Court deemed it fit to refrain, for the time being, from deciding the aforementioned cases, for
neither the date nor the conditions under which said plebiscite would be held were known or 8. That it was later reported that the following are to be the forms of the
announced officially. Then, again, Congress was, pursuant to the 1935 Constitution, questions to be asked to the Citizens Assemblies:
scheduled to meet in regular session on January 22, 1973, and since the main objection to
Presidential Decree No. 73 was that the President does not have the legislative authority to "[1] Do you approve of the New Society?
call a plebiscite and appropriate funds therefor, which Congress unquestionably could do,
particularly in view of the formal postponement of the plebiscite by the President "[2] Do you approve of the reform measures under
reportedly after consultation with, among others, the leaders of Congress and the martial law?
Commission on Elections the Court deemed it more imperative to defer its final action on
these cases.
"[3] Do you think that Congress should meet again
in regular session?
In the afternoon of January 12, 1973, the petitioners in Case G.R. No. L-35948 filed an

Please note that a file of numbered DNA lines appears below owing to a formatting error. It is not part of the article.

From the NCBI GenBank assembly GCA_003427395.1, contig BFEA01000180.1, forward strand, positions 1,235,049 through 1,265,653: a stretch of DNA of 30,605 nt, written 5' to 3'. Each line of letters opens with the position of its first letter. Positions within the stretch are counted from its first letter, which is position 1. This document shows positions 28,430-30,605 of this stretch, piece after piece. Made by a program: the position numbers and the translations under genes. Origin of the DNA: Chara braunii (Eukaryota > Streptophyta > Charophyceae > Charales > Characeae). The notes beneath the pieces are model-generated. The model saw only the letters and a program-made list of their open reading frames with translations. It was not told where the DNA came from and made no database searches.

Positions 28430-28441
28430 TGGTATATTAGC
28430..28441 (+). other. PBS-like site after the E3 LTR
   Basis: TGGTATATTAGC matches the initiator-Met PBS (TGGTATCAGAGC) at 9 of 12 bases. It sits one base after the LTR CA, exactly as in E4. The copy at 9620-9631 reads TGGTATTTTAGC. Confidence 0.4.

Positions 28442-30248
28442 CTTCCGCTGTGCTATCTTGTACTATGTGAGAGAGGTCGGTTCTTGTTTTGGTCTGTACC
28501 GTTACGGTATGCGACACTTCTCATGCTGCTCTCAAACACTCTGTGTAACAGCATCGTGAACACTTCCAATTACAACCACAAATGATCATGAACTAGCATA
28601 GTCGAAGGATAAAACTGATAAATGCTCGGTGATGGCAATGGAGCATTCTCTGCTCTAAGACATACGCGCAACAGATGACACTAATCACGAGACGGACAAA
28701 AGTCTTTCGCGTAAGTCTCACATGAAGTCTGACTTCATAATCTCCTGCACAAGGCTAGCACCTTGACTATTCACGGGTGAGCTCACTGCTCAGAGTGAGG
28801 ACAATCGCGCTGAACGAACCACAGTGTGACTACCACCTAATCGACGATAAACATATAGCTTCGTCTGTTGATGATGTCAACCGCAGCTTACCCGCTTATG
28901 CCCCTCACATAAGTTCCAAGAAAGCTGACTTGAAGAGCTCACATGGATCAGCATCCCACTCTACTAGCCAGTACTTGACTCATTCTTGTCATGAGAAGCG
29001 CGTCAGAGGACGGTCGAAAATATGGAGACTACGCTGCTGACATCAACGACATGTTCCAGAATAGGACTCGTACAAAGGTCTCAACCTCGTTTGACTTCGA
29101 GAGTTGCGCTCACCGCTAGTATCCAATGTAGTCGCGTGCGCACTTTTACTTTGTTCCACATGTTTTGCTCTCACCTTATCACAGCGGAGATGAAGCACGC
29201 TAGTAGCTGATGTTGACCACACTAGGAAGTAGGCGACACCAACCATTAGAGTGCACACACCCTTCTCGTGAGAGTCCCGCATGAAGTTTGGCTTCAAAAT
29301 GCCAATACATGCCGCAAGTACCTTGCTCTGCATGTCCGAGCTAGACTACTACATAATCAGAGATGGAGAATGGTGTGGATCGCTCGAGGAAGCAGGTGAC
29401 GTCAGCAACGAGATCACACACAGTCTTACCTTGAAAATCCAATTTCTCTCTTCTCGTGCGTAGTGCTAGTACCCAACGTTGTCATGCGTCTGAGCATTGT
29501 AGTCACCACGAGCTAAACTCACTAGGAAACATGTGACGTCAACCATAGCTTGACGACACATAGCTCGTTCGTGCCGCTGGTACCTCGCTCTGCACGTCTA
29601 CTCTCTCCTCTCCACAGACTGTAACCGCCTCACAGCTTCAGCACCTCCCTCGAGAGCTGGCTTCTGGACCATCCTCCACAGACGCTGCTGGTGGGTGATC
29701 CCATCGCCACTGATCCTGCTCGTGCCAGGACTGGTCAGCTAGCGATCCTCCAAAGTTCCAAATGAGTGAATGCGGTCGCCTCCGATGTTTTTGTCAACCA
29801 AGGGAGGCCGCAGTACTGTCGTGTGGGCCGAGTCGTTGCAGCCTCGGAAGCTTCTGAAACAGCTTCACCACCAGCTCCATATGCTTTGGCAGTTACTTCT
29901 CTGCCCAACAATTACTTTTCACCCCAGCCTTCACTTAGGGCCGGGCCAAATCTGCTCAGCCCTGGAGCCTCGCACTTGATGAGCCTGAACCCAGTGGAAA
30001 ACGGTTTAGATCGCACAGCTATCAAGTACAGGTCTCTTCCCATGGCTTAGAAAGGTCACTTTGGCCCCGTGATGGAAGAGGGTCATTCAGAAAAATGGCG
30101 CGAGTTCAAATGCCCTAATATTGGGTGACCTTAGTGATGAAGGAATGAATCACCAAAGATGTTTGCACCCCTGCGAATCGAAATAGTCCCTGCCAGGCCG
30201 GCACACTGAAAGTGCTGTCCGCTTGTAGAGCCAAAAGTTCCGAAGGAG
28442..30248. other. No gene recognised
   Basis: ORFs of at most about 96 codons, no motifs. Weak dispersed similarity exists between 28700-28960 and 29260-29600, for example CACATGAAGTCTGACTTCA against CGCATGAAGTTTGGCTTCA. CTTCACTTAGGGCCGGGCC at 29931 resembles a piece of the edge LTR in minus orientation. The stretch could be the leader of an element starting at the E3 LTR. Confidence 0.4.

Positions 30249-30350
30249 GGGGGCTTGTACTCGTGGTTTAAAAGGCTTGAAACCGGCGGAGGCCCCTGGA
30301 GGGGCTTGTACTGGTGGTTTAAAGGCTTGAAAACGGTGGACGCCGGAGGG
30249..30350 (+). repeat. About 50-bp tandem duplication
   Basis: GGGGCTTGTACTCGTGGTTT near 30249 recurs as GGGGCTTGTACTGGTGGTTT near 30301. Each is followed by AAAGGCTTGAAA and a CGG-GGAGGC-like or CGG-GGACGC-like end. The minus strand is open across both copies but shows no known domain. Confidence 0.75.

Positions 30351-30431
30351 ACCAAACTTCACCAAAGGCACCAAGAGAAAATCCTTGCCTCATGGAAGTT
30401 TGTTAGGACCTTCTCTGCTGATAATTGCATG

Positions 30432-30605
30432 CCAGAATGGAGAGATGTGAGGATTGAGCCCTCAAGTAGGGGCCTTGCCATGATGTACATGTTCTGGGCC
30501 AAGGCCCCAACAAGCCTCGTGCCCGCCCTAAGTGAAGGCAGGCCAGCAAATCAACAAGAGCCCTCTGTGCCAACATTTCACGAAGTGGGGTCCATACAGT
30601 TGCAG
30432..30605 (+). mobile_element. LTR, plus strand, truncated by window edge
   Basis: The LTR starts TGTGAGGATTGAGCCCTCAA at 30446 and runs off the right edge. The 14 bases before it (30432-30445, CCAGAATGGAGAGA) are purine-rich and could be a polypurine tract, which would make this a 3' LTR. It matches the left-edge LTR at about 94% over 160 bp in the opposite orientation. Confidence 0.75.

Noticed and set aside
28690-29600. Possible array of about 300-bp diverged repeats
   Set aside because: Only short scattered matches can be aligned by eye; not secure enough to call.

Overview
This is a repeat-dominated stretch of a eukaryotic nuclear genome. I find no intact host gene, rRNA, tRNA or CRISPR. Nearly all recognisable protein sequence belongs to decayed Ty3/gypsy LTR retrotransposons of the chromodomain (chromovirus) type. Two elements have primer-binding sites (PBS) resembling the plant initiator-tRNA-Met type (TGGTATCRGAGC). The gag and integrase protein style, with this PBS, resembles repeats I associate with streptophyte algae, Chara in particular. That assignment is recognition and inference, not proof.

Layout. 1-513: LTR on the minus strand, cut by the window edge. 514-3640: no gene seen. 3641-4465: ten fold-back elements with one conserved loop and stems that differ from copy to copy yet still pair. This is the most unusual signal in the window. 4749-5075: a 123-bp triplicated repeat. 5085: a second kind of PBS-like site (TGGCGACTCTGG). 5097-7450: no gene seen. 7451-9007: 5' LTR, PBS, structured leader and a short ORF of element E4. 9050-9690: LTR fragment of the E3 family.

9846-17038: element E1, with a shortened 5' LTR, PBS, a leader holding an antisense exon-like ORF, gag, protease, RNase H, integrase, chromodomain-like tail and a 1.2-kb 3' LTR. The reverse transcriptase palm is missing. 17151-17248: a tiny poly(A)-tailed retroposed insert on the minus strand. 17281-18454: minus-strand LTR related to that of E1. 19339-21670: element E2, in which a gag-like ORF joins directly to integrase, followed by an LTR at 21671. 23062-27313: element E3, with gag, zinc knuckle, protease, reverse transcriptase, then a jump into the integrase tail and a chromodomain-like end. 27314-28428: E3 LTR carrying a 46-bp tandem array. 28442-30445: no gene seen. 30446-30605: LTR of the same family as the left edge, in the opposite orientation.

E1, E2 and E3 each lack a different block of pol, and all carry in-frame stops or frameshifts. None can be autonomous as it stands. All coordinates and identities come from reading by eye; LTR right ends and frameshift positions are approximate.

"urgent motion," praying that said case be decided "as soon as possible, preferably not later
"[4] How soon would you like the plebiscite on the
than January 15, 1973." It was alleged in said motion, inter alia:
new Constitution to be held?" [Bulletin Today,
January 5, 1973;
6. That the President subsequently announced the issuance of
Presidential Decree No. 86 organizing the so-called Citizens

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9. That the voting by the so-called Citizens Assemblies was announced "[5] If the elections would not be held, when do you
to take place during the period from January 10 to January 15, 1973; want the next elections to be called?

10 That on January 10, 1973, it was reported that one more question "[6] Do you want martial law to continue?" [Bulletin
would be added to the four (4) questions previously announced, and that Today, January 11, 1973; emphasis supplied.]
the forms of the questions would be as follows:
12. That according to reports, the returns with respect to the six (6)
"[1] Do you like the New Society? additional questions quoted above will be on a form similar or identical
to Annex "A" hereof;
"[2] Do you like the reforms under martial law?
13. That attached to page 1 of Annex "A" is another page, which we
"[3] Do you like Congress again to hold sessions? marked as Annex "A-1", and which reads:

"[4] Do you like the plebiscite to be held later? "COMMENTS ON

"[5] Do you like the way President Marcos is running QUESTION No. 1
the affairs of the government?" [Bulletin Today,